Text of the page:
Scale had also become a concern as larger and larger customers began to notice performance issues in the portal when dealing with thousands upon thousands of machines, projects, or steps. A large part of this is due to how Angular (pre 2.0) handles and renders state. Whenever a change is made to an object, it is through either an explicit or implicit call to
$scope.apply() that kicks off a digest cycle. Angular then needs to go through all watchers in that scope (again either through explicit
.watch() registrations or implicitly through UI bindings) and compare their before and after value to check if any updates need to be invoked. This can get quite expensive when dealing with a large object graph.
Here's a pop quiz. What does the following code look like?
No it's not an example of how to build a dynamic website pre JQuery days, it's the best way we found to get around Angular performance issues with rendering the project dashboard screen. When there are thousands of deployment items that come back from the api call, which itself is updated every few seconds, this can create a quite noticeable delay. The quickest way to get it to the screen was to just build a html string in memory and push it to the DOM. As you can imagine, these parts of the codebase, while rare, got very little love and attention.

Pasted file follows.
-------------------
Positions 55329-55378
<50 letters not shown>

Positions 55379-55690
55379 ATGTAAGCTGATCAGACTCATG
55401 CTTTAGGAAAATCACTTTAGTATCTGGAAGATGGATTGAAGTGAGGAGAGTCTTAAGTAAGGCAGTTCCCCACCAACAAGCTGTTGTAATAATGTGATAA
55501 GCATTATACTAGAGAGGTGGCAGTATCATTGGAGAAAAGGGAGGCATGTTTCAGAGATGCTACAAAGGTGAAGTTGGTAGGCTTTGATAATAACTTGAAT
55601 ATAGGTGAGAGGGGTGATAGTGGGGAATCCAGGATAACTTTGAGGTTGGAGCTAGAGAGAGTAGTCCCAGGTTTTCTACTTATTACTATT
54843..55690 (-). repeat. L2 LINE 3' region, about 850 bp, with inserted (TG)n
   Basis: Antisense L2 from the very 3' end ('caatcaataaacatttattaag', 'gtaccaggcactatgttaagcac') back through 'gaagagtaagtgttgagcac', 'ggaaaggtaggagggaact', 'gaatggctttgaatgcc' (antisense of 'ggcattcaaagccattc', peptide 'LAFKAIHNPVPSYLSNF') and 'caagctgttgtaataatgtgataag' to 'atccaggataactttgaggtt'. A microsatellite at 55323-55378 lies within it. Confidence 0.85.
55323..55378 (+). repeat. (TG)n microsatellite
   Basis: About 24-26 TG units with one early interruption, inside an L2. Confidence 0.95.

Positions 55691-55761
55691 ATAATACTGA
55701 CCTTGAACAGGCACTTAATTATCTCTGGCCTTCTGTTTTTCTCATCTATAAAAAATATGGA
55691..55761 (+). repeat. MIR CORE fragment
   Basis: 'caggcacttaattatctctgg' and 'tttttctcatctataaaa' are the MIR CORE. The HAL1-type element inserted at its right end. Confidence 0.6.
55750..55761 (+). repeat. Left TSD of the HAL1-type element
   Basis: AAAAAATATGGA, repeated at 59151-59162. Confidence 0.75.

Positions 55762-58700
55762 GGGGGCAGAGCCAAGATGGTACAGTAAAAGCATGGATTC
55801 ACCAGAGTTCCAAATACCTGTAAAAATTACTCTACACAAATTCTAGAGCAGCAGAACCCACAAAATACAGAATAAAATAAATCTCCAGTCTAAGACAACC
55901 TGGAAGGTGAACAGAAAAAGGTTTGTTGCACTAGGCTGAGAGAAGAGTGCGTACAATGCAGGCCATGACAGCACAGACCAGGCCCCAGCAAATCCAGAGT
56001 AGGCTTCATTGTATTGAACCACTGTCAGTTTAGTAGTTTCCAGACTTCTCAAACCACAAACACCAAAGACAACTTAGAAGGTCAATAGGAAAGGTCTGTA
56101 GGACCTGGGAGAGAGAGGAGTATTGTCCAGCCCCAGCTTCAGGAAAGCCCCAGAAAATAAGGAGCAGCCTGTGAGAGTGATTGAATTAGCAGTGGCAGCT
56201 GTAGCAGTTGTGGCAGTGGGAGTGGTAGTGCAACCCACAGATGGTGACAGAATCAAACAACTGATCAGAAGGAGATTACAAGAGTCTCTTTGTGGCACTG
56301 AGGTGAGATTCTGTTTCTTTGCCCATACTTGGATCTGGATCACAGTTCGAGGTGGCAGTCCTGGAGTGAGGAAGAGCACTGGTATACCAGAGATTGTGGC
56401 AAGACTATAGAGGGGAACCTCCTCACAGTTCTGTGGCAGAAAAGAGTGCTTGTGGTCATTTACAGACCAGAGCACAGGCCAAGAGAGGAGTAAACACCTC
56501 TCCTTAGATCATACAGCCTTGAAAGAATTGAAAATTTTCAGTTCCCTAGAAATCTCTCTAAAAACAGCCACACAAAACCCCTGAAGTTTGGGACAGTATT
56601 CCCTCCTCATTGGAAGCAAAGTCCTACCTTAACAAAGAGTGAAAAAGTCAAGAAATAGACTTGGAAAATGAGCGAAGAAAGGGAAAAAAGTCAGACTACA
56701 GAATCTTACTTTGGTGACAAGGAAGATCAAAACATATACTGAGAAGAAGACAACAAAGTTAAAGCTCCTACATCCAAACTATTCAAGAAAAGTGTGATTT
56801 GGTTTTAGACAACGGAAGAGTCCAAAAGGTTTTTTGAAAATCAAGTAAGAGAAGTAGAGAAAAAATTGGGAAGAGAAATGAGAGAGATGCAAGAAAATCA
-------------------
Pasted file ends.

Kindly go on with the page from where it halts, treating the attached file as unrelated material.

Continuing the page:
As an experiment, we ended up replacing some parts of our Angular code with small islands of React using ngReact, hoping to leverage the benefits of a virtual dom, and the removal of digest cycles. The results were clear. Rendering a screen of a few thousand tenants went from 20 seconds in Angular, to 2 seconds in React. While part of this may have been due to a much needed cleanup of our existing Angular code, it did show that some real improvements could be made if we rethought our existing codebase. The added cost of working with the Virtual DOM is largely offset because we avoid re-rendering large parts of the screen that don't even change. Surprisingly, moving to React gave quite comparable performance results to the old "HTML string" approach.